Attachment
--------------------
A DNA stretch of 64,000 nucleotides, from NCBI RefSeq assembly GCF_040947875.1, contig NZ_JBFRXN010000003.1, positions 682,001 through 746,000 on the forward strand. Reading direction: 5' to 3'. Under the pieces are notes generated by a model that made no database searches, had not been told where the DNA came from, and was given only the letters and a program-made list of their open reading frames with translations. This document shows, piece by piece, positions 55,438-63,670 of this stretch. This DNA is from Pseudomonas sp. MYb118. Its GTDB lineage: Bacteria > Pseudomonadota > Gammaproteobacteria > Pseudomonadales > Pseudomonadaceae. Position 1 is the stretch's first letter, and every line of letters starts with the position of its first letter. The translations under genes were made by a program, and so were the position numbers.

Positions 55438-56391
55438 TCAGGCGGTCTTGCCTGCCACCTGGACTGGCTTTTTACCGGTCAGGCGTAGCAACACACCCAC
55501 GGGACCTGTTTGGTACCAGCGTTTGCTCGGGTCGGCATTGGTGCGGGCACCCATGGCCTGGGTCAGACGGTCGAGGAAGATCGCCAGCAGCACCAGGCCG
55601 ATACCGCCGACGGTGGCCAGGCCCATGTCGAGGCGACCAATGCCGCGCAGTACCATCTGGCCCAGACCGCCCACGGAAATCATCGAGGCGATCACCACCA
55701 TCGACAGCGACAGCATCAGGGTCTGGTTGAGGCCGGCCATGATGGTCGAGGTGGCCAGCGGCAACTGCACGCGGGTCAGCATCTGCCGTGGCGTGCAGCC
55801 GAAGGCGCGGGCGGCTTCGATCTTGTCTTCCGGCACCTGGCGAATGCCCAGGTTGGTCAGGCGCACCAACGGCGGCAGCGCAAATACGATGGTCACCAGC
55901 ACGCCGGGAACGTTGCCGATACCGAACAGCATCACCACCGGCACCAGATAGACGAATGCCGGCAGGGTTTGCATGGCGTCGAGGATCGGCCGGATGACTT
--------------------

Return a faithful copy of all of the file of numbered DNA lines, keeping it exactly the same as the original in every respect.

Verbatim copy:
A DNA stretch of 64,000 nucleotides, from NCBI RefSeq assembly GCF_040947875.1, contig NZ_JBFRXN010000003.1, positions 682,001 through 746,000 on the forward strand. Reading direction: 5' to 3'. Under the pieces are notes generated by a model that made no database searches, had not been told where the DNA came from, and was given only the letters and a program-made list of their open reading frames with translations. This document shows, piece by piece, positions 55,438-63,670 of this stretch. This DNA is from Pseudomonas sp. MYb118. Its GTDB lineage: Bacteria > Pseudomonadota > Gammaproteobacteria > Pseudomonadales > Pseudomonadaceae. Position 1 is the stretch's first letter, and every line of letters starts with the position of its first letter. The translations under genes were made by a program, and so were the position numbers.

Positions 55438-56391
55438 TCAGGCGGTCTTGCCTGCCACCTGGACTGGCTTTTTACCGGTCAGGCGTAGCAACACACCCAC
55501 GGGACCTGTTTGGTACCAGCGTTTGCTCGGGTCGGCATTGGTGCGGGCACCCATGGCCTGGGTCAGACGGTCGAGGAAGATCGCCAGCAGCACCAGGCCG
55601 ATACCGCCGACGGTGGCCAGGCCCATGTCGAGGCGACCAATGCCGCGCAGTACCATCTGGCCCAGACCGCCCACGGAAATCATCGAGGCGATCACCACCA
55701 TCGACAGCGACAGCATCAGGGTCTGGTTGAGGCCGGCCATGATGGTCGAGGTGGCCAGCGGCAACTGCACGCGGGTCAGCATCTGCCGTGGCGTGCAGCC
55801 GAAGGCGCGGGCGGCTTCGATCTTGTCTTCCGGCACCTGGCGAATGCCCAGGTTGGTCAGGCGCACCAACGGCGGCAGCGCAAATACGATGGTCACCAGC
55901 ACGCCGGGAACGTTGCCGATACCGAACAGCATCACCACCGGCACCAGATAGACGAATGCCGGCAGGGTTTGCATGGCGTCGAGGATCGGCCGGATGACTT